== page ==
Perhaps some of you have wondered why Dkoko, a Costa Rican brand, has so many photos and stories from the beaches of Australia?
For those who might not be familiar with who we are behind the brand, let me start by introducing Veronica and myself, Michelle, the owners of Dkoko. Veronica lives in Santa Teresa, a tropical paradise on the Central Pacific of Costa Rica; and I left our beloved country three-and-a-half years ago, to come live in the Sunshine Coast, a city on the eastern shores of Australia.
Here in Australia, life is good and mellow. It’s no coincidence that they call this spot on the globe “the lucky country”; the majority of people here live close to the beach, and I have the fortune of living just a few blocks from the sea.
Australia is famous for its unique animals. But it also has incredible plants that have adapted to the particular climate of this giant island located between the Pacific and Indian Oceans. When it rains, the eucalyptus fills the air with its fresh aroma, and its flowers paint the landscape with the most beautiful gum nut flowers. The beaches have the clearest water, white sand, and stones pressed into the banksias trees, where the multicolored birds sing sweetly.
The Sunshine Coast has all kinds of waves: beach breaks, rocky pointbreaks, and fast barreling waves that work best when the big swells arrive. But as many surfers have come to know, Australia is particularly famous for its perfect longboarding waves.
I had never even touched a longboard in my life until I came to live here. I remember the first time I went to visit my Australian boyfriend, and he surprised me with the gift of an 8-foot longboard. At the time, I didn’t understand why he was giving me this board that I couldn’t even move from the rack, let alone try to surf. In fact, it took me a few years to warm up to the idea and finally come to understand the happiness a longboard provides by letting us surf and have fun even when the swell is small.
Here in Australia, the winds change significantly with each season of the year, which means the beach with the best waves changes depending on how the wind is that day. The beach closest to my house is a very consistent beach break, yet it needs soft winds from the west for the waves to be good. That means when the wind blows from the south, you have to go in search of places that are more protected from the wind; and luckily, that’s when all of the best spots begin to work.
A five-minute drive from where I live, there’s a famous spot for longboard sliding, known as “The Bluff”. It’s one of my favorite waves because it’s soft, long and perfect. When there’s some bigger swell in the water, it’s an incredible wave for shortboarders, and it’s the spot where I have caught some of the best waves, on those perfect days that stay in your memory forever.
Since the first few times I surfed at the Bluff some four years ago, I remember having seen Tia Coulter sliding agilely like a ballerina on the water. At the time, she must have been only 12 years old. Tia is part of a family of surfers whose favorite spot is the Bluff, which is why it’s common to see Tia surfing alongside her grandmother, grandfather, mother and brother, who are all ocean-lovers and excellent surfers.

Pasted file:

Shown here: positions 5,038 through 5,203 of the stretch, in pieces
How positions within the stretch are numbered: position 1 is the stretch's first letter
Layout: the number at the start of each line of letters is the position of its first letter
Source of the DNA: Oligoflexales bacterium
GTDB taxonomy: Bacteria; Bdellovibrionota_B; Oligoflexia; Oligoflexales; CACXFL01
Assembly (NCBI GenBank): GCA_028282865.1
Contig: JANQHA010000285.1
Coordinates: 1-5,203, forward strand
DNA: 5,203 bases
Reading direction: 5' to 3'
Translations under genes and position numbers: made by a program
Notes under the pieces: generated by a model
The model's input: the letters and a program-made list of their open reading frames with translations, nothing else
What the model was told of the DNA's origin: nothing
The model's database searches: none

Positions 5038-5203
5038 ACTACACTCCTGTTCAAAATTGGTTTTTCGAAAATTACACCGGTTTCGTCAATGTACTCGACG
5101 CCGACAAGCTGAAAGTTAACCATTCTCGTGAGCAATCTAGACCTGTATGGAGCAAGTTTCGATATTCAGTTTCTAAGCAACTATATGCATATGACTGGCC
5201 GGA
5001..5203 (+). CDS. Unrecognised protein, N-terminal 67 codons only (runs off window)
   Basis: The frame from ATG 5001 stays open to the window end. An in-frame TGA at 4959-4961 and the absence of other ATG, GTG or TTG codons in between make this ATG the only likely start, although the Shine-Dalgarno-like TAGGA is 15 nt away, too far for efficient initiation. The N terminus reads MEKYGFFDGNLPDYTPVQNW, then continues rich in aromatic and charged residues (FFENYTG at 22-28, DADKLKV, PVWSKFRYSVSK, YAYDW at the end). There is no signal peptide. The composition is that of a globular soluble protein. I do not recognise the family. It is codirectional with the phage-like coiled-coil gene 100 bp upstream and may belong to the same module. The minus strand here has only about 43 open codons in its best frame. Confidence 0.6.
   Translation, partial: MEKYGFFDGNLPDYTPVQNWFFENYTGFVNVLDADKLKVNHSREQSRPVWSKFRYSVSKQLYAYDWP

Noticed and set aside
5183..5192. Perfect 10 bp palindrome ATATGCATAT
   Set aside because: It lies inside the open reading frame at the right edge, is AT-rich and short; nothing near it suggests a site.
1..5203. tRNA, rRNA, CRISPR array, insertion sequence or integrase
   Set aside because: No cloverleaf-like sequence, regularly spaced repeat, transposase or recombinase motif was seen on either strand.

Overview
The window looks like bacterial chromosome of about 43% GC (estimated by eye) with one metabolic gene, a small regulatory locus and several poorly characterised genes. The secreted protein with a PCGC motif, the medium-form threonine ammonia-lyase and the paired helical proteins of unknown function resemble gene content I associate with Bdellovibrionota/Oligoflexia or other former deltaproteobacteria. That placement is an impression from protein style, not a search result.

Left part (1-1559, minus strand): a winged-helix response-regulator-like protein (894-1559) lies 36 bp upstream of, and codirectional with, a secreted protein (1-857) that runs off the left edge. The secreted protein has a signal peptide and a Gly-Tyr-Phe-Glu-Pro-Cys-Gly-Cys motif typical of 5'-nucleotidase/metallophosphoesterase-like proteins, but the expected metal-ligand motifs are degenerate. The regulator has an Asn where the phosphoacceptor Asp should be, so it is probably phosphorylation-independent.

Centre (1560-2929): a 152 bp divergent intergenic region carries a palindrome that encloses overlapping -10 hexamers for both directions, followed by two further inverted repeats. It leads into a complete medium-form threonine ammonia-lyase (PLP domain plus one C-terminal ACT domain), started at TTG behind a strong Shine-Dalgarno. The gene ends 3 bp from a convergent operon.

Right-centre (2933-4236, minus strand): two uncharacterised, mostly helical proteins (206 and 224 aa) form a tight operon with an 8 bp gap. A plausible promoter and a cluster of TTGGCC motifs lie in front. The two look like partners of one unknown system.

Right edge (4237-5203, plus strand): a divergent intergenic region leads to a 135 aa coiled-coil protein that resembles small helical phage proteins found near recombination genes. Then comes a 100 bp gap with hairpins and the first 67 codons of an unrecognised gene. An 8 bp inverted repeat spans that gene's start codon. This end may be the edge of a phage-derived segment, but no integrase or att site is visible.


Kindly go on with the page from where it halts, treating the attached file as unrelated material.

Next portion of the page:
At this stage of my life, I don’t surf as frequently anymore, or for as long as I would a few years ago. But when I can get there, surfing still fills me with the same energy and happiness it has always given me. That’s why I try to find time for my surfing passion between my career and motherhood responsibilities.
One of the things that has helped me keep surfing as a new mom is the group, Surfing Mums Australia. Surfing Mums are organized groups of surfing mothers who meet up each week at different beaches, sharing and supporting one another so that we can keep doing what we love.
I have been a part of Surfing Mums since my son was 6 months old (more than two years ago now), and I believe these groups are an incredible idea that should be replicated in other countries, like Costa Rica.
As part of Surfing Mums, my son and I have both made great friends. Rommie Beck is the organizer of our local group and is one of my favorite people here in Australia.
Rommie is one of those special souls who is always happy and ready to paddle out no matter what the conditions are like. It doesn’t matter if it’s cold, windy, big or small out there; Rommie is always on the beach with a smile.
Last week, I went to surf with Tia and Rommie at a few of our neighborhood spots. First, we went to the Bluff. It had just rained heavily the day before, so unlike the deep blues we’re used to, the water had turned the color of chocolate milk; but the waves were just as fun as always. Later, we went to the end of the beach in our neighborhood, home to a lovely park with rocks, casuarina trees and a lighthouse. There, we surfed a spot they call Carties, which was small that day but had crystal clear water and just a few people out.
Carties gets really good with more swell, but that day we didn’t have much luck. Still, we surfed for hours between both spots without even realizing it, because, as they say, time flies when you’re having fun!
My talented friend Lucia Santiago filmed this video of our time together, where you can see what it’s like to live a day in the surf life here in the Sunshine Coast of Australia. When I watch the film now, I smile and think to myself: it’s absolutely true; we live in a beautiful place.
Story written in spanish by Michelle Rodriguez and translated into english by Tara Ruttenberg.
Video by Lucia Santiago.
Lifestyle photos by Tracy Naughton.